There has been a lot of talk recently about Benefits and the ‘reforms’ that are coming into place. Thousands of people are being adversely affected and most of them are vulnerable. The current challenge to Iain Duncan-Smith to live on £53 per week (the new low) is at least amusing, and in reality sobering. If nothing else it serves to show the inequality in our country. Not many of us could manage on that. But it’s £52 more than many people get in the world.

Have you ever considered that ‘Benefit’ is an interesting word to use? In this context it is about social welfare – support for those who need it; a redistribution of wealth. But ‘benefit’ shares its roots with ‘benediction’ or ‘blessing’. There is no doubt that this money can be a blessing to those who receive it. ‘Benefit’ also seems to be about ‘enhancing’ and ‘positive outcomes’.

It is a gross generalisation but it seems to me that many of those who support these ‘reforms’ (aka ‘cuts’?) seem to start from a position that sees them less in those terms and more in terms of ‘propping up’, ‘dependency’ and ‘disincentive’. I imagine that there are some people who conform to those stereotypes. But there are many others who would consider the Benefits to be a blessing, an enhancement of their life, a stepping stone to a positive outcome.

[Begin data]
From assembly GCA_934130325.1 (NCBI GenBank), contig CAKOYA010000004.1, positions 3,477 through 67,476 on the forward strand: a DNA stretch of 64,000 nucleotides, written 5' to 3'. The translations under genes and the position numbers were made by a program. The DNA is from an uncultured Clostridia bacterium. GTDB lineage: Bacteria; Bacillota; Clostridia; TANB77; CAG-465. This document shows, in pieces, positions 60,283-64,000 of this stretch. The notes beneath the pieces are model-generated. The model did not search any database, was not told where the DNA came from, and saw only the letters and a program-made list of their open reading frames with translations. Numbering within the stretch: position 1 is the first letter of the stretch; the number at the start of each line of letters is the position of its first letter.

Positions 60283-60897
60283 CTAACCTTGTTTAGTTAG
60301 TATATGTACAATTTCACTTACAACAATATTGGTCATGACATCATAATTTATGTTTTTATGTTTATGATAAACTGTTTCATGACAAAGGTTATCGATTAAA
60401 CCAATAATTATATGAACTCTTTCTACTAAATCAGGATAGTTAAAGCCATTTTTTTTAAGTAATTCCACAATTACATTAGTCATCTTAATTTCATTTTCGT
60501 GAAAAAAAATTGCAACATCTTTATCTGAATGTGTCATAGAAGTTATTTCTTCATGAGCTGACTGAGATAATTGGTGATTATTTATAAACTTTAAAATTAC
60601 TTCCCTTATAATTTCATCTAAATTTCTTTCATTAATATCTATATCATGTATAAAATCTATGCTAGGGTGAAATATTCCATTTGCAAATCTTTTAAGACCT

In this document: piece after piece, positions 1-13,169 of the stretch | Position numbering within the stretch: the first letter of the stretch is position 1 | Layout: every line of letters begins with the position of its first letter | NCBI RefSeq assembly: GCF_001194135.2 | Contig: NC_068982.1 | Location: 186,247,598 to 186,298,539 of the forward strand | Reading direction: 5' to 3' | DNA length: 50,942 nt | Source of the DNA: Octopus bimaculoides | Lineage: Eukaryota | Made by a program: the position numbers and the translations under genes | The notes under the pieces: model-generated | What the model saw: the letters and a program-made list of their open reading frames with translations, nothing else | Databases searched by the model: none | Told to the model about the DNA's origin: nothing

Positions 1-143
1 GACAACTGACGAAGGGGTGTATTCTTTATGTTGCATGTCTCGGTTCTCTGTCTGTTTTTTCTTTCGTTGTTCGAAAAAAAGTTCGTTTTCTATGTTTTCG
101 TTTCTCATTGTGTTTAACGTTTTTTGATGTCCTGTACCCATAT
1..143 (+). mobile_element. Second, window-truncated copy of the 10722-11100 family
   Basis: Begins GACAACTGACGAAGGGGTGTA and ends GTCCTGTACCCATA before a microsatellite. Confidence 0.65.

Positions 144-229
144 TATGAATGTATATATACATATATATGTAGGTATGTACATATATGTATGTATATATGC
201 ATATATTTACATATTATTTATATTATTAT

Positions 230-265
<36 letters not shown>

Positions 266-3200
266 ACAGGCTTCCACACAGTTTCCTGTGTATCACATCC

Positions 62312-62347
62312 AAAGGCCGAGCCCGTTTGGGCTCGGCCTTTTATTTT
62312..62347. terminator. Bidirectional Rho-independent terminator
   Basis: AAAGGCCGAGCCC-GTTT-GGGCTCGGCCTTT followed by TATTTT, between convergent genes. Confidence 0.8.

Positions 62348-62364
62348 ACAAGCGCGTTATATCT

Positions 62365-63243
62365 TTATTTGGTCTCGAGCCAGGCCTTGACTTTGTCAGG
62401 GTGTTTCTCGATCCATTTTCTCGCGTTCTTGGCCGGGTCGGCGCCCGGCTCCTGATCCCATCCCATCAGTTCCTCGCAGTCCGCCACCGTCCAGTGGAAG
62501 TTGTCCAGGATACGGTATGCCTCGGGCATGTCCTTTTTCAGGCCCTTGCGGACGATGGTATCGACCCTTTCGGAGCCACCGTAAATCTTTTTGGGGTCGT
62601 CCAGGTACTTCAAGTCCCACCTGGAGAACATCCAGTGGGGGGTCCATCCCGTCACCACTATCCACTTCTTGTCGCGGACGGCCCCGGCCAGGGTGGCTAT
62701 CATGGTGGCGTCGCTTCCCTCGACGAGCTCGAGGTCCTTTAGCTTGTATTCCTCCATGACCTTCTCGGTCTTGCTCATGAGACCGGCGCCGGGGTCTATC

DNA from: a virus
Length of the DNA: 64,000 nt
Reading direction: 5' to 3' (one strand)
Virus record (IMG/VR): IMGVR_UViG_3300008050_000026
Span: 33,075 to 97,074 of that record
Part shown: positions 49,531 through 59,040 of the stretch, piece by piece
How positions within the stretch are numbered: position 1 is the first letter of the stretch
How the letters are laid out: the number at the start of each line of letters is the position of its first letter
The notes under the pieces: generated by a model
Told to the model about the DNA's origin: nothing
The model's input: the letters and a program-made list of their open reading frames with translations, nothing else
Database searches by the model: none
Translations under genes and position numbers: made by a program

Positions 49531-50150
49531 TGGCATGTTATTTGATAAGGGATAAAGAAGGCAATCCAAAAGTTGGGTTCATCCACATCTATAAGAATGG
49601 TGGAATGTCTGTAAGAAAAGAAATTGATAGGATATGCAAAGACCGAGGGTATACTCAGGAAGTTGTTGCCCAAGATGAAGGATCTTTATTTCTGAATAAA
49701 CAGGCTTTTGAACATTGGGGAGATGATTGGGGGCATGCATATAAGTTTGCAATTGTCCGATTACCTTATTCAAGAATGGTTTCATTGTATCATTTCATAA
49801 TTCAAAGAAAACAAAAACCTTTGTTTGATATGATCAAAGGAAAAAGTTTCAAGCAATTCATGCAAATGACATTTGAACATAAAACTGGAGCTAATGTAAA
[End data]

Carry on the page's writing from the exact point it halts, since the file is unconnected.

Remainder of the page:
If these ‘reforms’ are to remain for the foreseeable future, it is up to God’s people to ensure that we are benefits to others. The Acts 2 church used the resources God gave them to see that there was nobody in need. We generally assume that this refers to the church community, but Luke is not that explicit. There is ambiguity here. I suspect that they were equally generous to anyone who was in need. They saw every person as someone created by God, loved by God: significant and important. In many ways they were trying to put into practice the principles behind God’s Jubilee that was never implemented by his people.

We have all benefited from God’s love expressed in Jesus. This Easter we have remembered  the cross and resurrection once again and reflected that it was ‘for you and me’. So what benefits can we share with others? Benefits need not be monetary. They can be in the form of encouragement, time, listening, friendship, DIY skills, advice, presence… God’s love incarnate in us.

Benefit from God, benefit others.


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